Religion News 11 June

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Church of England bishops  have ‘taken the knee’ in protest at racial injustice. The Bishops of Leicester, Coventry and Warwick have been pictured  kneeling alongside their clergy and lay colleagues for 8 minutes and 46 seconds, the length of time George Floyd was held to the ground  by police in Minneapolis, before he died. Bishops have said that it is time to repent of white privilege.

The Secretary of the Methodist conference, Dr Jonathan Hustler, has issued a statement about the killing of George Floyd, saying the church is appalled that it happened and at the continuing injustice many black and ethnic minority people experience. He said the church repents of past failings and falling short and is committed to creating a future where all are welcome and safe from abuse and discrimination.

The Rev Diarmaid MacCulloch, emeritus professor of the history of the church at Oxford University,  said he was ‘hugely cheered’ to see the statue of slave trader Edward Colston pushed into Bristol harbour. In a comment piece for the Religion Media Centre, he made a distinction between monuments to historical figures who did wrong, and those erected by Victorians to slave traders such as Colston. He said: “The difference between the present protest and the perfectly valid historical examples listed above is that African-Americans and West Africans are still living with the direct consequences of the European-run Atlantic slave trade; experiencing concrete, perceptible and even measurable injustices. A symbolic protest can be a trigger for specific action to right the injustices, action that is perfectly feasible, and long overdue.”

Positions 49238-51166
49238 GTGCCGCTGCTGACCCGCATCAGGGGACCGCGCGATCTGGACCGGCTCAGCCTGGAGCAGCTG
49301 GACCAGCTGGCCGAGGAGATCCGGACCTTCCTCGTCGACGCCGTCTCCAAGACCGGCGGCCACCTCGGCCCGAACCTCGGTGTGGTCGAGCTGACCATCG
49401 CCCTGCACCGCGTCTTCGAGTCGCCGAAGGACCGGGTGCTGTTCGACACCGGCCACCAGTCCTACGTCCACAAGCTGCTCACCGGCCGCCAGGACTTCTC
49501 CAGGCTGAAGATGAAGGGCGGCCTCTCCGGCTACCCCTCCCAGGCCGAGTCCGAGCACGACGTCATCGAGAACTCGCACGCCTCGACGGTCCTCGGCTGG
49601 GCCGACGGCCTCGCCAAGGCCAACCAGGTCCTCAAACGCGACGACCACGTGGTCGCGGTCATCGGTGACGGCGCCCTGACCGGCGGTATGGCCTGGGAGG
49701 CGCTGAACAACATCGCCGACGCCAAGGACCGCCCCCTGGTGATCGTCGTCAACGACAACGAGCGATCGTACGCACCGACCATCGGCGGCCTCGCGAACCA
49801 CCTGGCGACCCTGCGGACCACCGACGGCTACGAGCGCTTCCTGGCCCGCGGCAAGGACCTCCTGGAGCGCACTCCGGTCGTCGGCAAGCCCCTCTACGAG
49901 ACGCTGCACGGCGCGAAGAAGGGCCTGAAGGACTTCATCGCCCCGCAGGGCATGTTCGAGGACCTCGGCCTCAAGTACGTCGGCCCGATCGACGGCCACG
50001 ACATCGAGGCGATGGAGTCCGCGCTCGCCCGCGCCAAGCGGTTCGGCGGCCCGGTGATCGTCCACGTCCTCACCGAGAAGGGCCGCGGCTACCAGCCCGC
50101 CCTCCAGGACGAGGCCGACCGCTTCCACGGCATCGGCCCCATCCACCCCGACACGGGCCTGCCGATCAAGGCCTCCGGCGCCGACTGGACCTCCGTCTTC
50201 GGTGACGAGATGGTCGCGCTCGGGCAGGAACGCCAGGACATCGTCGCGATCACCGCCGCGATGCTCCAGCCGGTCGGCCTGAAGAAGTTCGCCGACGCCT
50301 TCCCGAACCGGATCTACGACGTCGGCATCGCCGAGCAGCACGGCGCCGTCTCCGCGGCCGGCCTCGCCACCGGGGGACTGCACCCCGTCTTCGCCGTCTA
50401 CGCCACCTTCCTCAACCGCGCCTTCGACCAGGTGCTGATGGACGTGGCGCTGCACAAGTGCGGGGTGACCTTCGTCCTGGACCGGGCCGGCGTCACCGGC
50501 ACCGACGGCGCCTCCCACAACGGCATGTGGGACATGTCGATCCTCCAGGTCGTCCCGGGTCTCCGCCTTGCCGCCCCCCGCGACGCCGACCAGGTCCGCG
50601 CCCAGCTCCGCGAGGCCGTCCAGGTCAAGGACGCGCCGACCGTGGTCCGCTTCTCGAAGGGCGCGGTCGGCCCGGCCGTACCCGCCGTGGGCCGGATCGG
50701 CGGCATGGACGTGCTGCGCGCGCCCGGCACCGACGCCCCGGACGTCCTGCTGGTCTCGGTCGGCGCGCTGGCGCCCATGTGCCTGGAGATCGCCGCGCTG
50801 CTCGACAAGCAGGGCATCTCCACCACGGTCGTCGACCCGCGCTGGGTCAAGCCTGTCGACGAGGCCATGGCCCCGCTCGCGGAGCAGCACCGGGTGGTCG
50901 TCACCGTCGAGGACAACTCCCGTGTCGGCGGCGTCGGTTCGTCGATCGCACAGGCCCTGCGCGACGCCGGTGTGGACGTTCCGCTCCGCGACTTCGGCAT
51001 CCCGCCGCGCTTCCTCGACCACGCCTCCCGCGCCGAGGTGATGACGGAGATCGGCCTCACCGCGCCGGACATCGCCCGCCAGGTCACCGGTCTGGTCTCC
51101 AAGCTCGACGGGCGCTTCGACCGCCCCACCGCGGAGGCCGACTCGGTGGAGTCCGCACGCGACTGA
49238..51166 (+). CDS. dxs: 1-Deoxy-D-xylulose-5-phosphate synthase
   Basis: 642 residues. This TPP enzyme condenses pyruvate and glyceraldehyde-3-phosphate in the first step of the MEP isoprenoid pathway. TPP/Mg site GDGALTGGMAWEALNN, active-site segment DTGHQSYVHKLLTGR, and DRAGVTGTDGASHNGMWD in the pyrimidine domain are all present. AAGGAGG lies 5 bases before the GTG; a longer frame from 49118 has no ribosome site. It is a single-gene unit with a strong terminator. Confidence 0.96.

An Anglican church in Rainham, Kent, is appointing a journalist to its staff to improve links with the local community. The vicar of St Margaret’s, the Rev Nathan Ward, said people had longed for community during the pandemic and ‘the only way God’s story can be understood is in our own individual stories and vice versa’. Full story here..


As the country emerges from lockdown, the United Reformed church has suggested churches should re-consider their role as friends and neighbours in the community. In a document produced this week, it urges churches to consider eight positive contributions they can make to the local area. Ideas include using church spaces as places of welcome for people in need; memorial services for those unable to attend funerals; collection of supplies for food banks or care homes; and offering   carers and parents mutual support. The URC has been praised for   its earlier work ‘Ready for the new normal’, which has reportedly been used to aid planning by the Scottish government.

The Muslim Council of Britain has also produced guidance for the re-opening of mosques. Its nine steps include preparations for making safe the space and cleaning; preparing the community, staff and volunteers; and planning the process for allowing prayers.  The MCB has 500 affiliates, many of which are mosques. Cambridge Central Mosque is planning to open for private prayer on 15 June.

Following a meeting on Tuesday, the Church of England’s Bishops are advising that funerals can take place in churches from Monday 15 June, if the local church can be satisfied that the service can be conducted safely. The decision will involve considering cleaning, space and whether people are shielding.

The meeting also advised that ordination services could be held from August, with strict rules over how the ‘laying on of hands’ is performed. Usually several people are allowed to place their hand on the candidate to convey a blessing. The advice suggests only the Bishop and two priests do so, that they touch for the minimum time and wash their hands.


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